TikTok creator Taryn Delanie Smith stars as Denise, a character who helps the internet deal with grief and abstract questions about the afterlife.TikTok @taryntino21/NPR Screenshot hide the title
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TikTok @taryntino21/NPR Screenshot
TikTok creator Taryn Delanie Smith stars as Denise, a character who helps the internet deal with grief and abstract questions about the afterlife.
TikTok @taryntino21/NPR Screenshot
If you ask someone on TikTok what happens when you die, they will most likely tell you this: you appear in the waiting room. You're wearing a bathrobe. And you are not greeted by Saint Peter or Mother Mary, but by the clicks of chewing gum, the clicks of the keyboardA New Yorker named Denise.
As a celestial receptionist, Denise will give you a welcome pack and ask what ghost costume you would like. He'll tell you all about heavenly comforts (there's a free margarita bar) and will probably leave you with a few gossip, lowering his voice to complain about a recent email from Paul Revere (capital letters, subject: URGENT) or that the hour. at the nail salon when Jackie Kennedy met Marilyn Monroe ("Two Cats on a Hot Tin Roof").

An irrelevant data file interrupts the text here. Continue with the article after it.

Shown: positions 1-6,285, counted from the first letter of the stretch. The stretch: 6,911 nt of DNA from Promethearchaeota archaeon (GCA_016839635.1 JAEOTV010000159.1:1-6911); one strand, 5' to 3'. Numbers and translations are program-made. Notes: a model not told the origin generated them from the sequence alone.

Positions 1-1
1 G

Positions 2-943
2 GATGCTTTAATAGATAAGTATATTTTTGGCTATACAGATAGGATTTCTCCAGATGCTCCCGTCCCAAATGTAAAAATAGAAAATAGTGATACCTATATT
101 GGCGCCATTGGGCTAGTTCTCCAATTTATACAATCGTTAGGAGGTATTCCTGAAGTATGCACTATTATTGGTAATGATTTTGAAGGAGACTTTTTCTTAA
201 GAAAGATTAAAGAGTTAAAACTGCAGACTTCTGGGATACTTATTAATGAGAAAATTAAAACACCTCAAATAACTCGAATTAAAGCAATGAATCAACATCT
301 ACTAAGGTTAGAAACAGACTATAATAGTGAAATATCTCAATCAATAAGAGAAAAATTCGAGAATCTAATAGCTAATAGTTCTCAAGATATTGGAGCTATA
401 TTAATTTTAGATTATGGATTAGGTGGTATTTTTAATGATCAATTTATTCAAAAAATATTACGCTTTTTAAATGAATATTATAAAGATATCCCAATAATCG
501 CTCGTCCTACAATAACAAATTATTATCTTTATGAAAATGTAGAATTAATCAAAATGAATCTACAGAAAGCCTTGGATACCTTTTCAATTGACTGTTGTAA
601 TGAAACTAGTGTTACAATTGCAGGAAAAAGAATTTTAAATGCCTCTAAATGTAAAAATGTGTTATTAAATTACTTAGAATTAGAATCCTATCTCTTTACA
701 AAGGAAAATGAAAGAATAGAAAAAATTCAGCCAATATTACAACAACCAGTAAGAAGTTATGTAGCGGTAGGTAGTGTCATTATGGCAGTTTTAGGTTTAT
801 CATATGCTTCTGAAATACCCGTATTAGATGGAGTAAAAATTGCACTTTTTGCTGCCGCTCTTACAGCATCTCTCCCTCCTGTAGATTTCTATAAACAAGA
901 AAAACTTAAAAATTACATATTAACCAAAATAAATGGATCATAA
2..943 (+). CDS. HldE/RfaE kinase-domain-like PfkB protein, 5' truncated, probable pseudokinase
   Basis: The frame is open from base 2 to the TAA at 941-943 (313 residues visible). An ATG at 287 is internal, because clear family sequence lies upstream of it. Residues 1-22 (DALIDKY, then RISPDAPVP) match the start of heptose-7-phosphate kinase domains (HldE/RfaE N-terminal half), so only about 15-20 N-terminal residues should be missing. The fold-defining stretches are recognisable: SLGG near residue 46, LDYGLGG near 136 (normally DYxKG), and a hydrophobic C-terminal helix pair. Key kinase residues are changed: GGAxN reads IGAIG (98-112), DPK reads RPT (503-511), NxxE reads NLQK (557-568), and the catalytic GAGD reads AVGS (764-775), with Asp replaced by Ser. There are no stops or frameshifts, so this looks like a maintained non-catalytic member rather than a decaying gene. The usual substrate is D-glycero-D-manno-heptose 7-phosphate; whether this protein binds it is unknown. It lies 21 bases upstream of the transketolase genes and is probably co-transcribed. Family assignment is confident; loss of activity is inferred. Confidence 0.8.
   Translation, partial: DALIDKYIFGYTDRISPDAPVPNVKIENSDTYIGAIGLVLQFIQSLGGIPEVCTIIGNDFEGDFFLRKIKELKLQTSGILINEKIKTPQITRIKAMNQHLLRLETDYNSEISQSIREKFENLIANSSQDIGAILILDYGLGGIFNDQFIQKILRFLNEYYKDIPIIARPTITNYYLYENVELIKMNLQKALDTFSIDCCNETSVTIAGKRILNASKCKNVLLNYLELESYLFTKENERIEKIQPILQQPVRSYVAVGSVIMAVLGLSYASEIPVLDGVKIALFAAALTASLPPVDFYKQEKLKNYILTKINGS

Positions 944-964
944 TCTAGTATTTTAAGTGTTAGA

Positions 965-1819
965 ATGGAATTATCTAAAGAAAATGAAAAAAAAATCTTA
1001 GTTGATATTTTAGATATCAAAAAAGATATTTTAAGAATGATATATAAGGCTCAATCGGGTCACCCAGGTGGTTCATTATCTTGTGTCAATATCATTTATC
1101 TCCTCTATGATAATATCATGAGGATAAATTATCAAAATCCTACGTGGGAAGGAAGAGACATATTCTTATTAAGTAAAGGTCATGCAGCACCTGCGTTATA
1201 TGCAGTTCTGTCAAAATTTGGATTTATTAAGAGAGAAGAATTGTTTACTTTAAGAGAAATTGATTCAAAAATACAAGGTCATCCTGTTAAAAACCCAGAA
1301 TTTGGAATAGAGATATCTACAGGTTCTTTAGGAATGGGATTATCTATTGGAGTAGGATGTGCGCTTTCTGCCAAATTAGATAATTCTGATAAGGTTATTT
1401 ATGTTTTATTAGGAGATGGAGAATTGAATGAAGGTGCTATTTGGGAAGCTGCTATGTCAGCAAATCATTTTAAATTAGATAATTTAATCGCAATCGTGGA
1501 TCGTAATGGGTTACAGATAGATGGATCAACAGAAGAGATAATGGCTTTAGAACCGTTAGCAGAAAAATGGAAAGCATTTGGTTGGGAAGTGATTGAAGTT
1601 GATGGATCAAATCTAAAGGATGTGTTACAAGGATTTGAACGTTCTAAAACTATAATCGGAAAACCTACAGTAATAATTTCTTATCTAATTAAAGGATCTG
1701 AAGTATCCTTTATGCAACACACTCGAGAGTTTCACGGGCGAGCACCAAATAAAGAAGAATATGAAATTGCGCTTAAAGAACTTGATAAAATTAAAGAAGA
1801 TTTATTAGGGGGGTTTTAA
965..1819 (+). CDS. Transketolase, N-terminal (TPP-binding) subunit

@taryntino21 #green screenthere have been many requests for more photos of Denise at work. go denis#trajeespectre ♬ Bossa nova that looks good in a coffee shop (976272) - MiYAMO
But despite all her office work, Denise is an outgoing person. When someone comes into the waiting room scared or confused, behe died too youngztoo early— then Denise is there to hug them and show them all the positive aspects of heaven.
And for TikToker viewers, it has become a tool to think about the afterlife and mourn those who have already landed there.
The real Denise is a 26-year-old beauty pageant queen.